Brainstorming Composite Particles

Imagine that nature emerges from a Euclidean 3D void space populated with immutable oppositely charged Planck spheres, which we call the electrino and the positrino. These are the only carriers of energy, in electromagnetic and kinetic form. They observe classical mechanics and Maxwell’s equations. Nature overlays Euclidean space (Map 1) with a lightly interacting Riemannian spacetime æther (Map 2). 𝗡𝗣𝗤𝗚 is compatible with GR, QM, and ΛCDM observations, while providing a superior narrative that explains nature and the universe.
For 𝗡𝗣𝗤𝗚 basics see: Idealized Neoclassical Model and the NPQG Glosssary.

Let’s brainstorm on the structure and wave equations of the composite particles of standard matter-energy. There are only two non-composite particles: these are the fundamental electrino and positrino. Composite particles have a formula specifying the number of electrinos and positrinos. The composite particle with a 1/1 formula (electrinos before the ‘/’, positrinos after) is an electrino-positrino dipole. 1/1 is also the formula for a tau neutrino. 1/1 may also be a packed configuration at or near Planck scale. I imagine the last several energy layers before Planck scale may have specific packed geometries (with faults of course). Besides the formula, a composite particle also has a structure.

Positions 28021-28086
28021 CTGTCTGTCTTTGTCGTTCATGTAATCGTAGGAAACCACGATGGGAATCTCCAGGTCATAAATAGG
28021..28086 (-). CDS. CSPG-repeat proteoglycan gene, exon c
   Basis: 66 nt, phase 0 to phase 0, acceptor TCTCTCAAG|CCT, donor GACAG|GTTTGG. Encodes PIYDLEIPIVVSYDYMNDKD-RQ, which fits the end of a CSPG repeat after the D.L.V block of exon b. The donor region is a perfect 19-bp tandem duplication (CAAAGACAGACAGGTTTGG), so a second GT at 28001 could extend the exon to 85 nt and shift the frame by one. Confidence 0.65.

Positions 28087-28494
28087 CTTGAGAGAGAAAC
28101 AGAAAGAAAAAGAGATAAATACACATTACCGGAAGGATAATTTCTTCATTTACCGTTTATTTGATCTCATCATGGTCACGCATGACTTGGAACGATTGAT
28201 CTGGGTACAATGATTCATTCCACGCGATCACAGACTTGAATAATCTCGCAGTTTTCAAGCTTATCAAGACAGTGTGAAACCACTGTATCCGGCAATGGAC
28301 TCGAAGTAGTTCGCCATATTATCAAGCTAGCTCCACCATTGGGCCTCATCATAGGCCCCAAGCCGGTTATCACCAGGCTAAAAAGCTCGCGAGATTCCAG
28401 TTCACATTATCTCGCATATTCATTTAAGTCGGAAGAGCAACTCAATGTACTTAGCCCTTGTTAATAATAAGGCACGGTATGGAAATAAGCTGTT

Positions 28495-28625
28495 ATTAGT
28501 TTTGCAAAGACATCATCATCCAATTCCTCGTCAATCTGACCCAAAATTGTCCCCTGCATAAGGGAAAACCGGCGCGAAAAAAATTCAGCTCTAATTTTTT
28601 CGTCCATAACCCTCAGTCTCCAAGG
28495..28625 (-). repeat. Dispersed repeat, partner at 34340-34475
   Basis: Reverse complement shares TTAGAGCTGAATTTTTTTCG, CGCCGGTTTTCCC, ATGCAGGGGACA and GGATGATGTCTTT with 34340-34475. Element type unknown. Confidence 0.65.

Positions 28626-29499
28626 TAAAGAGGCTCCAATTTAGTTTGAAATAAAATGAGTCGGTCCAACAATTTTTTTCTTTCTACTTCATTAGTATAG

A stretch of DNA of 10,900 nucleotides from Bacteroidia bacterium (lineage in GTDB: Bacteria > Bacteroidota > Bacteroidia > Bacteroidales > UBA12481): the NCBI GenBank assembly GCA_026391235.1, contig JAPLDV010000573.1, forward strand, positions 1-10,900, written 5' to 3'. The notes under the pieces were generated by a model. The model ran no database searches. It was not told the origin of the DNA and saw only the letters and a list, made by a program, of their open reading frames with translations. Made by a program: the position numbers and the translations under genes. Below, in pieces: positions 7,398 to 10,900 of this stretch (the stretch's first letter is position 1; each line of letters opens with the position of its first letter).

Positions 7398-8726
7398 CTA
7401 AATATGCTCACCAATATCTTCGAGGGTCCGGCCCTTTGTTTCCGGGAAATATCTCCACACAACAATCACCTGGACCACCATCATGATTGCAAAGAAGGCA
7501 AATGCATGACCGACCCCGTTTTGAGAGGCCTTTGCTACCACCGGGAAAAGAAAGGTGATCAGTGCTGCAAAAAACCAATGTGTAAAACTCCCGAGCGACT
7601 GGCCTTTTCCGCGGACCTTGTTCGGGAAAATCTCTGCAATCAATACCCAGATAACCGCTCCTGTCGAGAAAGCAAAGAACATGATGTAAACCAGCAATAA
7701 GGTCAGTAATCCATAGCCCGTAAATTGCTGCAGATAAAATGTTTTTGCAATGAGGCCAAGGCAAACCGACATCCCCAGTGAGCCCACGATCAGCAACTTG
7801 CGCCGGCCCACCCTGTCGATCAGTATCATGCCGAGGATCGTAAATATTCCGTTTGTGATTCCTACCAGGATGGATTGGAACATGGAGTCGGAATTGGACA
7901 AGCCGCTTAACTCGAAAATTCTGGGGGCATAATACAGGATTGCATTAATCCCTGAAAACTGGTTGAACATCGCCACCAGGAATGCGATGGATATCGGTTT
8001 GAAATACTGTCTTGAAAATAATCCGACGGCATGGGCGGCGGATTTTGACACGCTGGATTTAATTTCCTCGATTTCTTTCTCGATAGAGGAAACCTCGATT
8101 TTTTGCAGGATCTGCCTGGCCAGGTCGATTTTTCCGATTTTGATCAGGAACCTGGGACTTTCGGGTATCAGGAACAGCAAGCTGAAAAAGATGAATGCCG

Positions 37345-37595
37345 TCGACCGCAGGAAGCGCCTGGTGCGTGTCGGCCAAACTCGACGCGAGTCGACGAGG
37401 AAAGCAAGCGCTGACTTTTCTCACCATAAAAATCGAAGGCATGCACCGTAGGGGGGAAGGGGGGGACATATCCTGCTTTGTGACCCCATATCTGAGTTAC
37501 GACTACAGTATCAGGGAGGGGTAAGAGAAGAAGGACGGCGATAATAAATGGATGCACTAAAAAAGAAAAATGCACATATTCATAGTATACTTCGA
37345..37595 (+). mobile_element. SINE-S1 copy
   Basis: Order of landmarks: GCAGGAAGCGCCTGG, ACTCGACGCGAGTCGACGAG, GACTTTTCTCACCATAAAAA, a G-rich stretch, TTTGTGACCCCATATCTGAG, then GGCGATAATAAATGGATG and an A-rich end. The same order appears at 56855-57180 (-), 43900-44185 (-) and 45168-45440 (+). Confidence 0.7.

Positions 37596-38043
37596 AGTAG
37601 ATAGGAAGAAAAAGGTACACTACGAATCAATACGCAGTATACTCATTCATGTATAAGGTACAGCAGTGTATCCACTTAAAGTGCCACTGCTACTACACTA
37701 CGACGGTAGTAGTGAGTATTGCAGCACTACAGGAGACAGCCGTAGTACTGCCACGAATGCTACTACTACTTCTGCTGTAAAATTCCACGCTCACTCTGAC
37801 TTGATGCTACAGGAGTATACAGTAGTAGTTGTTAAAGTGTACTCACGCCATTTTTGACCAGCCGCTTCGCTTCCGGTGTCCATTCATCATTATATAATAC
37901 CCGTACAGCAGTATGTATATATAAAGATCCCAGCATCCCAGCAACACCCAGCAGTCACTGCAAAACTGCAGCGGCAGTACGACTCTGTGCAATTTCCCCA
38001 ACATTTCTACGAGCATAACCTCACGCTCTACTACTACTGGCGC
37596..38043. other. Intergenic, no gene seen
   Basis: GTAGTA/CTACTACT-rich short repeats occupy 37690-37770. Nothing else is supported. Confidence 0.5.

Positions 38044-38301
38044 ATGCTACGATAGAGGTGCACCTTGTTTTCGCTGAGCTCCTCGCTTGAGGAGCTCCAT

Composite particles have orbital layers or shells? Are those orbitals similar to electron orbitals in an atom? Clearly, each electrino and positrino has a wave function. Yet we might also talk about a composite wave equation of a group or orbital of coordinating particles. For example, an electron neutrino is a 3/3 particle and we might guess at it’s simplest, it might be three electrino-positrino dipoles each orbiting at radius r in planes at right angles to each other. How would they avoid colliding? Perhaps the wave function solutions define the timing at each energy level so there are no collisions for stable particles. Perhaps unstable particles don’t have a wave function solution, or the solution may lead to decay with a certain probability and breakup into particle-energy groups.

All composite particles have a neutral shell or concentric layers of neutral shells. Furthermore I will intuit that the shell(s) provide some special capabilities depending on the situation. One special capability is a spacetime æther of empty shells at low energy. Another capability of particle shells is encapsulating a payload.

The square of the wave equation \mathbf{\psi^2} is the probability density of finding the particle at a specific “location” and time. Yet quantum mechanics (QM) says standard model particles are indivisible. So I’m not sure how to translate “location” to a composite particle. Also, each particle experiences its own rate of time as a function of its energy. The higher the energy the slower the time, and vice versa.